Chase Draws Fire for Jury Debit Card Scheme

WASHINGTON (CN) – As part of its deal with the District of Columbia to put juror fees on debit cards, JPMorgan Chase claims that free ATM withdrawals ensure juror payment in full. Balking at this scheme in a federal class action, one juror asks Chase to please identify the ATMs that dispense amounts in dollar increments.

“Any jurors with balances in odd dollar increments — including all jurors receiving the statutory $4 travel allowance only — are unable to obtain their full balance for ‘free,’ as Chase claims,” the complaint states, filed Tuesday by D.C. resident William Scott.

Having just served on a jury in July 2016, Scott urges a federal judge to crack down on Chase’s unconscionable practices and return “the ill-gotten funds Chase siphoned off to those who duly fulfilled their civic duty to serve as jurors and are entitled to their full statutory compensation accordingly.”

In addition to the $4 daily travel allowance for all potential jurors in D.C. Superior Court, any juror who is selected for a trial and is not getting paid by his employer is supposed to take home $30 a day.

For those only receiving $4 because they were not picked, according to the complaint, “Chase makes it practically impossible for these jurors to retrieve their money off of the debit cards.”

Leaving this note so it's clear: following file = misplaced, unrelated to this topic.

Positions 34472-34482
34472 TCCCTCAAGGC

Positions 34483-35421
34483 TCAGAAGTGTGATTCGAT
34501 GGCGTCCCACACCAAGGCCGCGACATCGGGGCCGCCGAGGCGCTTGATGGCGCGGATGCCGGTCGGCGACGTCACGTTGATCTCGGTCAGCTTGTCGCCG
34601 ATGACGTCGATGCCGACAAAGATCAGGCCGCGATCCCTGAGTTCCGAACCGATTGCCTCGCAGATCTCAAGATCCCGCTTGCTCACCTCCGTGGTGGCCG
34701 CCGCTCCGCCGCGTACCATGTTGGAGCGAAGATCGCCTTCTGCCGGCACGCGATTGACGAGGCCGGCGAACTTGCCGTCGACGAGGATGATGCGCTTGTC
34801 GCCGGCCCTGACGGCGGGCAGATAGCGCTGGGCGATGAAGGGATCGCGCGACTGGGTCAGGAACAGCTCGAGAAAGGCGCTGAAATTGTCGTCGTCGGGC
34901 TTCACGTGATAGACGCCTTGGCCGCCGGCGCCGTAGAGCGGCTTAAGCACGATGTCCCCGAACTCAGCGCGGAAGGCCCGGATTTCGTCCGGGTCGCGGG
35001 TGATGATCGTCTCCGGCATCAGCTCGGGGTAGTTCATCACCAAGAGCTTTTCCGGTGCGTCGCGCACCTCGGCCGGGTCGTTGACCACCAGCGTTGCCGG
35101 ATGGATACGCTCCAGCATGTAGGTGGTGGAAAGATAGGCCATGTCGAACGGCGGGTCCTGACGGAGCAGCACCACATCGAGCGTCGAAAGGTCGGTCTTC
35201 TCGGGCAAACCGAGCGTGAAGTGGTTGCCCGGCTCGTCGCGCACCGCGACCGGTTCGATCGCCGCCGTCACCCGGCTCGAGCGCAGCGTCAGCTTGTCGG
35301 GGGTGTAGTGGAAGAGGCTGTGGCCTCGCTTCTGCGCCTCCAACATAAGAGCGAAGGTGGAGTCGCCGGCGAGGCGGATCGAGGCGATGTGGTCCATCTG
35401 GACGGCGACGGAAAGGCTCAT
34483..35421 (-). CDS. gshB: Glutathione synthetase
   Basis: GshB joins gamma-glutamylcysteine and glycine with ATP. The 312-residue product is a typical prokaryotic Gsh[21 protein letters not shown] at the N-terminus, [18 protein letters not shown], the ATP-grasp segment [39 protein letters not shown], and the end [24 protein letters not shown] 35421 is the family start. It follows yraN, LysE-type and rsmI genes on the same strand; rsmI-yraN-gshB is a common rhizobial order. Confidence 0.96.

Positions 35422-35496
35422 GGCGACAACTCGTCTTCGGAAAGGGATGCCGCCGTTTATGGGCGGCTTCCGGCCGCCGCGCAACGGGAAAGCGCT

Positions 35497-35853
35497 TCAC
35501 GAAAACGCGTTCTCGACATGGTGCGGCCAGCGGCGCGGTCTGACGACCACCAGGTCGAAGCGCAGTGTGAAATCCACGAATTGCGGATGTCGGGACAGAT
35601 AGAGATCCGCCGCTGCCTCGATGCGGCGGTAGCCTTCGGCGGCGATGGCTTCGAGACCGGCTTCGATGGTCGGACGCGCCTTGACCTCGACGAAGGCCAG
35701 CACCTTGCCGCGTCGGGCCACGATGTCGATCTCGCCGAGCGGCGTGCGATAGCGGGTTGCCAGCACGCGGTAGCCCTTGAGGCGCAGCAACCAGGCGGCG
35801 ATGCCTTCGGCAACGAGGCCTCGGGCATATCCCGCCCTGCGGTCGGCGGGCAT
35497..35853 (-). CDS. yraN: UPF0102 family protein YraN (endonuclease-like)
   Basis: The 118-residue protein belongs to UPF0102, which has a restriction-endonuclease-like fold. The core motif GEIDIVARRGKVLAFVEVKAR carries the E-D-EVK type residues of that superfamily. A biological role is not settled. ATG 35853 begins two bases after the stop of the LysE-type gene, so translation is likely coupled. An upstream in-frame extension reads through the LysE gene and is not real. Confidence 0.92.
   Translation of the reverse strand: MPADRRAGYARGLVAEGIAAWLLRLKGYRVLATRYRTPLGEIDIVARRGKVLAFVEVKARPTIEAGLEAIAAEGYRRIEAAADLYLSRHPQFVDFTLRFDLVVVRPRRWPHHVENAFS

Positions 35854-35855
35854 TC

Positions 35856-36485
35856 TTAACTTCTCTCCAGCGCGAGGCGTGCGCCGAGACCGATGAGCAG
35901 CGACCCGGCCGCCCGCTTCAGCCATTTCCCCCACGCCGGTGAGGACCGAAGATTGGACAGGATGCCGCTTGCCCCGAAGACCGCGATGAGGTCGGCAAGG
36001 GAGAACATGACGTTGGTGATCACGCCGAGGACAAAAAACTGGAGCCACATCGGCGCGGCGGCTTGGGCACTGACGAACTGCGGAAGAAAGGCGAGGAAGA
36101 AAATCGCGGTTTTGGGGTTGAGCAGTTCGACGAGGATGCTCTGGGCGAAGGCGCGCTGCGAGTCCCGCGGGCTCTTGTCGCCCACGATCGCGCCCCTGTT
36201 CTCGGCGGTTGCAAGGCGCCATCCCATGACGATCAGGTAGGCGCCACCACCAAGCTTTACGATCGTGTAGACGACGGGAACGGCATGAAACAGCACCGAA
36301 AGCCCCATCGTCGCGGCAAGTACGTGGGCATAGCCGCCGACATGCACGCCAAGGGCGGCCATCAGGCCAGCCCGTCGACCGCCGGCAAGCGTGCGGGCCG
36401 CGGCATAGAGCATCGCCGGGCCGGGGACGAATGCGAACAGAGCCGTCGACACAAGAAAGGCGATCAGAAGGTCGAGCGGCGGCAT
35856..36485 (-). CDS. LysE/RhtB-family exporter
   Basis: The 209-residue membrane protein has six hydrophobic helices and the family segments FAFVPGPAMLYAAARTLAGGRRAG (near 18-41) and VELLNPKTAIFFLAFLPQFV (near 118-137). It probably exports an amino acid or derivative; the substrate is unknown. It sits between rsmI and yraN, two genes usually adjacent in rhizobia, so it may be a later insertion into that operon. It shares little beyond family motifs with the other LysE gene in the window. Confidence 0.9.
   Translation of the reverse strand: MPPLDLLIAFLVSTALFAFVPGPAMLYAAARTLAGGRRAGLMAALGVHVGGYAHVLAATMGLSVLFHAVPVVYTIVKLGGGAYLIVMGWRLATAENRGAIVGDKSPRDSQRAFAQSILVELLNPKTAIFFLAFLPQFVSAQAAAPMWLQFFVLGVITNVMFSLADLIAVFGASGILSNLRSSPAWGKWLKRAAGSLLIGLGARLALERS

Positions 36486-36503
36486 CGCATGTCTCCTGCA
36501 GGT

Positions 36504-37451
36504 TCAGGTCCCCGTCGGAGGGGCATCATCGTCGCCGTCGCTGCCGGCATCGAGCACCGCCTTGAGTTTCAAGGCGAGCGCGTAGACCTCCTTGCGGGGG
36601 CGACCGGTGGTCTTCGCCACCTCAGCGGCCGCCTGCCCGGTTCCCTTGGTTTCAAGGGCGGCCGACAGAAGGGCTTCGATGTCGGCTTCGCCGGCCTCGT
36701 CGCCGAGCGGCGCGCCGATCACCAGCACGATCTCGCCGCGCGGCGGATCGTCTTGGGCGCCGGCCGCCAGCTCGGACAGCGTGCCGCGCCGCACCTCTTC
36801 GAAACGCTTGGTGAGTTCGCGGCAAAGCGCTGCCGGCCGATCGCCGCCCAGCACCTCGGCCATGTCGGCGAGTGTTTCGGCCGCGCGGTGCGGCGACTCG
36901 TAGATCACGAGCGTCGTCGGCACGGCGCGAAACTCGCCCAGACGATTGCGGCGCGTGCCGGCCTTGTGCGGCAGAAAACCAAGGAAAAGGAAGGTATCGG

Scott notes that the debit cards come with monthly charges of $1.50 for “non-use” of the card, $5 for “out-of-network” ATM use, $7 for “simply entering a Chase branch to ask for debit card funds to be converted to cash;” and even charges of 45 cents and 25 cents, respectively, for checking bank balances or for not having enough money in the account to pay for a declined purchase.

Jurors can opt out of the debit card option, but they have to forfeit $15 to get a check, the 40-page complaint states.

“In other words,” Scott says, “Chase has intentionally designed the debit card system such that the fees it charges prevent jurors from actually being able to access the funds to which they are entitled by statute.”

The class seeks punitive damages, alleging unjust enrichment, conversion and violations of a host of laws, including the federal Consumer Protection Act and the D.C. Consumer Protection Procedures Act.

Scott is represented by Anna Haac of the firm Tycko and Zavareei .

JPMorgan Chase did not return a call for comment.

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